Democratic turnout in last week's primary was extraordinary. In Montgomery County, 50,000 Democrats voted, twice the 2013 number. In Delaware County, as many Democrats voted as Republicans, which a party leader called unprecedented. Trump evidently was a factor.
Voter turnout estimates from last week's primary election have shown the Bucks County Democratic Committee members numbers they haven't seen for at least 10 years.
"This is the largest Democratic turnout for an off-year primary since at least 2007," said John Cordisco, chairman committee. "Even when we were in the middle of (George W.) Bush's presidency, we weren't seeing numbers like this."
Flat voter registration numbers and fewer than 150 contested races in Bucks and eastern Montgomery County inevitably translated to a low-turnout primary. Election officials described voters as apathetic or disinterested in the local races.
The Bucks County Board of Elections reported Friday that 11.6 percent of voters registered as either Democratic or Republican had participated in Tuesday's races.
According to BOE Director Deana Dean, the estimated percentages are calculated based on the local race that had the largest number of votes. This year, the county sheriff primary served that role.
Challenger Milt Warrell recorded 24,230 votes, representing 12.25 percent of county Democrats, setting up his general election bid against incumbent Sheriff Edward "Duke" Donnelly, who attracted 20,559 votes, or 10.92 percent of Republicans.
That 3,000 to 4,000 voter gap holds in favor of the Democratic Party farther down the Bucks row office list, including the offices of district attorney, prothonotary and recorder of deeds. Cordisco says the addition of Eric Nagy and Gary Masino Jr. to help with local campaigns helped the county Democrats lead a successful get-out-the-vote initiative.
"Concern with what's happening in Washington definitely was a factor," said Cordisco. "The addition of (the) two full-time staffers within the party played a bigger role." Nagy and Masino, Cordisco said, "are experienced in running campaigns, and they gave more assistance to local organizations."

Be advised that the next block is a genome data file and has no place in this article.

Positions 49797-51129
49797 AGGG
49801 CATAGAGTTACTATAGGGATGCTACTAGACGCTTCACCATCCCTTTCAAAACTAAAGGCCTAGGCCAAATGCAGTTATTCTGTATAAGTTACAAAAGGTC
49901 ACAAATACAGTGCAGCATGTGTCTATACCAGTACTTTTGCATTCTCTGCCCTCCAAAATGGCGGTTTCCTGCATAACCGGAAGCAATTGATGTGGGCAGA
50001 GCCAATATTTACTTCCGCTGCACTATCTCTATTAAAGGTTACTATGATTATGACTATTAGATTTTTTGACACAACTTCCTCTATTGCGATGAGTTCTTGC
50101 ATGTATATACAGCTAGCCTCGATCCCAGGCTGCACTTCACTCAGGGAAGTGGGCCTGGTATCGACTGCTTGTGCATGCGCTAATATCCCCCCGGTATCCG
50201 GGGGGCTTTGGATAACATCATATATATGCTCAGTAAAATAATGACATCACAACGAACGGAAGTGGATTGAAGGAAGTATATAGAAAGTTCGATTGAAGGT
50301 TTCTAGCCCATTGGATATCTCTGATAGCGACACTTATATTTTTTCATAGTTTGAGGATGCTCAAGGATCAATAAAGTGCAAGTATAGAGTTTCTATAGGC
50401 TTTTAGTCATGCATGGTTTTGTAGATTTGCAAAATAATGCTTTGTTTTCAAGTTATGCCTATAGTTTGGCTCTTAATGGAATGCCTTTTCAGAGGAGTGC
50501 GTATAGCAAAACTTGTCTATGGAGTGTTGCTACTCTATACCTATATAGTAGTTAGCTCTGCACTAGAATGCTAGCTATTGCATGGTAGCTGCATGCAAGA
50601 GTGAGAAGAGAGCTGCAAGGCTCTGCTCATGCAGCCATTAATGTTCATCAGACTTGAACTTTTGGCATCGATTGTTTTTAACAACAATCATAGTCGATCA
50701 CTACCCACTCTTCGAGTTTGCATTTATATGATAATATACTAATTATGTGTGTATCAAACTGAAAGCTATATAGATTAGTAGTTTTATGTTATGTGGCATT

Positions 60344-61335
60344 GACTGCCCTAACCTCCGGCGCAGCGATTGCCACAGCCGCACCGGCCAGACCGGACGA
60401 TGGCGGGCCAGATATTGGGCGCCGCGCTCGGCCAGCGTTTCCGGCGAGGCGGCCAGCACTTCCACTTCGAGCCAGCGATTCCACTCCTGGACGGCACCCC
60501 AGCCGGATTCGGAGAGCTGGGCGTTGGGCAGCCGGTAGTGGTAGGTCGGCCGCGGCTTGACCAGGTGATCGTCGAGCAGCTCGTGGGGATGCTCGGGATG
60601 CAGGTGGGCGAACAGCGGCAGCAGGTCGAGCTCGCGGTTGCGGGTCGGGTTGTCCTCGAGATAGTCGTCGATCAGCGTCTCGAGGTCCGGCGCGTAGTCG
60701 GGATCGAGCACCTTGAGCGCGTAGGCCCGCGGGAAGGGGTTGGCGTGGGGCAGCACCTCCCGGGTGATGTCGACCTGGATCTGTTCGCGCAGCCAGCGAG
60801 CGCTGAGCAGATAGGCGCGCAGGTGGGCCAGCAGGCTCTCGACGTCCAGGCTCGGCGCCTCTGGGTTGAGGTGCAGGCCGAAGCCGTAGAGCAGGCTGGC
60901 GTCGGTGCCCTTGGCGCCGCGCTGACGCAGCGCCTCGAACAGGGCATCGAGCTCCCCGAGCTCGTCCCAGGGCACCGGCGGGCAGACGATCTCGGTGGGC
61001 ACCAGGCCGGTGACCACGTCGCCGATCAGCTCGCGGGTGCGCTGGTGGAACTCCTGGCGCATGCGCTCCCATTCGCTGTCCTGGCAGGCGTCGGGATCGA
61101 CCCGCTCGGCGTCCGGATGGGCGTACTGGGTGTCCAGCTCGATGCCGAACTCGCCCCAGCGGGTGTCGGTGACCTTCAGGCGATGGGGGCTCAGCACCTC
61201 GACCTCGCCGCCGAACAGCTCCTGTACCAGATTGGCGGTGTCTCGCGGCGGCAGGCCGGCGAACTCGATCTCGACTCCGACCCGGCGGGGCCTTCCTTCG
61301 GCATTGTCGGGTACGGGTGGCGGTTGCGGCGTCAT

Democrats came out strong in Montgomery County as well, with 20.42 percent of party voters lining up on Election Day. That's a 4-point advantage over the Montgomery County Republicans, who finished the day with 16.09 percent of that party's registered voters participating.
By comparison, for the 2013 municipal primary, with the same county offices up for grabs, 15.59 percent of registered Republicans in Bucks County came out to vote. The Democrats attracted 11.22 percent of their party's voters that year. The numbers were a little tighter in Montgomery County four years ago, with 11.47 percent of Republicans leading the 10.31 percent of Democratic voters who turned out.
"There's been a rise of participation in all levels," said Cordisco of the Bucks Democrats. "The municipal meetings I've been to around the county have seen a 50 to 100 percent rise in attendance; there's a greater increase in candidates."
Jim Saring, executive director of the Montgomery County Republican Committee, conceded that the Democrats had an elevated turnout in pockets of the county last week. However, he said, Republicans came out strong in competitive races. For example, District Judge Andrea Duffy cross-filed and won the nomination from both parties for her re-election campaign to the Montgomery Township magisterial court.
"Mike Altieri had strong numbers in the district judge race in East Norriton, in a part of the county that's not very strong for Republicans, usually," said Saring. Altieri will face Democrat Marc Alfarano in the fall. Both cross-filed for the open seat, but Altieri earned more Republican votes (1,041) than Alfarano received Democratic (916).
Cordisco says there's little time to bask in the turnout numbers as the Bucks Democrats start back up with fundraising efforts, door-knocking and getting their message out for the general election in November.